The readings this week focused primarily on the European backlash against multiculturalism – a concept not new to Europe. Neo-Nazi parties have sprung up across the West, gaining support from fear and prejudice. The Immigration crisis is one such example, It has been used with efficacy by radical racist/xenophobic agendas.
A first responder mentions the polarized views on such issues – the dichotomy between being either all for, or against refugees – They caution to consider the middle ground may be more suitable. The class lecture mentioned the thousands of sexual assaults on New Year 2016, which coincided with the induction of refugees by Angela Merkel.
People draw these connections to single out the other – in this case Muslims. In history we see examples of sexual deviance and assault used to disenfranchise the other. The Nazis described the ‘degenerate’ other, and published lists of all crimes which Jews committed to further distinguish them.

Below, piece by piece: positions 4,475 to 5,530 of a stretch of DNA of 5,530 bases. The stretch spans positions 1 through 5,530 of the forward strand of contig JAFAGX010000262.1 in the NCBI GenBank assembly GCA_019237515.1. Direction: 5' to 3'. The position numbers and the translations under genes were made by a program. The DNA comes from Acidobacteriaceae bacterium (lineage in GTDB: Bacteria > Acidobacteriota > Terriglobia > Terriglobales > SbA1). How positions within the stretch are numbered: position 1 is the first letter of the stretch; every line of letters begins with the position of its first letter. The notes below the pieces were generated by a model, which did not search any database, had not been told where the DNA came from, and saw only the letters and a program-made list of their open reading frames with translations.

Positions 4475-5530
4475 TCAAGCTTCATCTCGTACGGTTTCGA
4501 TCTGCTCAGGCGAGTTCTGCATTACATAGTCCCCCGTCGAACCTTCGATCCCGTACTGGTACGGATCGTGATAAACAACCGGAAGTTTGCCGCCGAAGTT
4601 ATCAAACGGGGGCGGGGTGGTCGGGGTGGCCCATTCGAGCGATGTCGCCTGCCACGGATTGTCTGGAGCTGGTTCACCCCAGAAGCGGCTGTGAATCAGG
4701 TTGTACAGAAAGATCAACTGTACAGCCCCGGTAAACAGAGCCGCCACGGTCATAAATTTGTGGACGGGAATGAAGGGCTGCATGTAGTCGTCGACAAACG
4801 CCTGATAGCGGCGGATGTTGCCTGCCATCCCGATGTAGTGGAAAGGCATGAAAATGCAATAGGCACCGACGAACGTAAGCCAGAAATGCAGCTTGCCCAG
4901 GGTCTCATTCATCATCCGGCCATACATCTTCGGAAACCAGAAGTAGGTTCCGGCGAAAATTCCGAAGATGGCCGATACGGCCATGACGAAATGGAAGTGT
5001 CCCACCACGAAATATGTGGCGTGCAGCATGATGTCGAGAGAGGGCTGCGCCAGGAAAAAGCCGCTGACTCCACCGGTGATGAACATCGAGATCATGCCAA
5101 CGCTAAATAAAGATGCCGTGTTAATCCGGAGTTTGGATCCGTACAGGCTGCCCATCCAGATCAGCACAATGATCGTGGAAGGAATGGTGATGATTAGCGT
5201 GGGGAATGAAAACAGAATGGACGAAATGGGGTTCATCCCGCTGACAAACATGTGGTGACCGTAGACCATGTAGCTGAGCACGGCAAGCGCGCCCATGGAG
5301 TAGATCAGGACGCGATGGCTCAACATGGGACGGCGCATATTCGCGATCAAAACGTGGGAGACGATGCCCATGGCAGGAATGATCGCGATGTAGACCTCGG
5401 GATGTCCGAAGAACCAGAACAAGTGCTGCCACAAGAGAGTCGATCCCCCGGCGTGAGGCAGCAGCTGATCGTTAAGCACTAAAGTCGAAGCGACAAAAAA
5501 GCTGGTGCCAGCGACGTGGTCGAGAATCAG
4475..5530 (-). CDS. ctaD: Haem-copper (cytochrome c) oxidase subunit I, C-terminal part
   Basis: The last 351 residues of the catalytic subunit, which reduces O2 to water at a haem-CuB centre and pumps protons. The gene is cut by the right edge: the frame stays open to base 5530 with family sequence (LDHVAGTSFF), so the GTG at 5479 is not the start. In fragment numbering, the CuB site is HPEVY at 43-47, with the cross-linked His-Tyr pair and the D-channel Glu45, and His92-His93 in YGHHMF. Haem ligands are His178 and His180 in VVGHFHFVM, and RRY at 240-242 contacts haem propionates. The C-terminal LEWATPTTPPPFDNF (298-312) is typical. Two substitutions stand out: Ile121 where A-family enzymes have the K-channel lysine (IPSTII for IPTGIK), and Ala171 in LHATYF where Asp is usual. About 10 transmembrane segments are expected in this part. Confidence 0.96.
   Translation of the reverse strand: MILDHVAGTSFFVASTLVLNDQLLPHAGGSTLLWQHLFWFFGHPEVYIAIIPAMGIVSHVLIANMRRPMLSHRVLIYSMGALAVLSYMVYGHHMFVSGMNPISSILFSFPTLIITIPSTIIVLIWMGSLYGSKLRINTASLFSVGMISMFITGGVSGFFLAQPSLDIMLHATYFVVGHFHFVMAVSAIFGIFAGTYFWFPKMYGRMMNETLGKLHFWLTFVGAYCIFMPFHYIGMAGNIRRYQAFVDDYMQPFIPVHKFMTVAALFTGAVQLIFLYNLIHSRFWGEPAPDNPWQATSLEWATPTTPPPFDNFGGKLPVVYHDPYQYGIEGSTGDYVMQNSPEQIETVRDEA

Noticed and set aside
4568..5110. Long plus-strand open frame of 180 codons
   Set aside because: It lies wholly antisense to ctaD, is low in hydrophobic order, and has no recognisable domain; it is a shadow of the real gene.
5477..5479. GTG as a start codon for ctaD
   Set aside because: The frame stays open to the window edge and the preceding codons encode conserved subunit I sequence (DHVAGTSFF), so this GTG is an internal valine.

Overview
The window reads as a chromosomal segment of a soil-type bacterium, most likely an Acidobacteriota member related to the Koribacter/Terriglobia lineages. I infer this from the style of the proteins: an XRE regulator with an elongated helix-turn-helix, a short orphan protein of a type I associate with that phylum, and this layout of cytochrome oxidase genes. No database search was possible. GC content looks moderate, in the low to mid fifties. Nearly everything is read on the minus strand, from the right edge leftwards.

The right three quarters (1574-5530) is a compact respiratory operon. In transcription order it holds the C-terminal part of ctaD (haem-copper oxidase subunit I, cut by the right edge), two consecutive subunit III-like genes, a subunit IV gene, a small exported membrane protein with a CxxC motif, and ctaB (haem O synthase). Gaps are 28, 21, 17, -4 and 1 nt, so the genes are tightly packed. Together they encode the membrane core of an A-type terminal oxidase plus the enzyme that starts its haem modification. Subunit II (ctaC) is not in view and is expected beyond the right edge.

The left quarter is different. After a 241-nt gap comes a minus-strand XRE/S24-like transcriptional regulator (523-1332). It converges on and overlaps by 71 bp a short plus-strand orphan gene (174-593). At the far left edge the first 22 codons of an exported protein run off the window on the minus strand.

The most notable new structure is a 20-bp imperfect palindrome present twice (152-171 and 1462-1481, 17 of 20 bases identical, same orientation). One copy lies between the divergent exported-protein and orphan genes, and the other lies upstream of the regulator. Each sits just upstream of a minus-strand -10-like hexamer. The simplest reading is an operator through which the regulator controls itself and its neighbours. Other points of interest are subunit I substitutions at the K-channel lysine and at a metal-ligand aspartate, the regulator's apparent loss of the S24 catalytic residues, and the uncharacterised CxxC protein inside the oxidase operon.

By painting all refugees mono-chromatically, some Europeans neglect to realize that not all Muslims are the same. They apply punishment suited to a select few individuals to the whole demographic – This is not justice seeking.
While calculating the actions a state should take when confronted with a=the refugee crises, it is crucial for the State to consider principles of justice, and the human lives with which its actions deal. In this calculation there is no room for views that are not at least justice seeking.
In groups we further discussed the hypocrisy of the xenophobic attitudes expressed by people today towards Muslim refugees. The irony is that even families who have been established in Canada for decades, have at one time been immigrants. Their ancestors would have faced the same prejudice. Should it have been their own fathers immigrating, they would be hypocrites.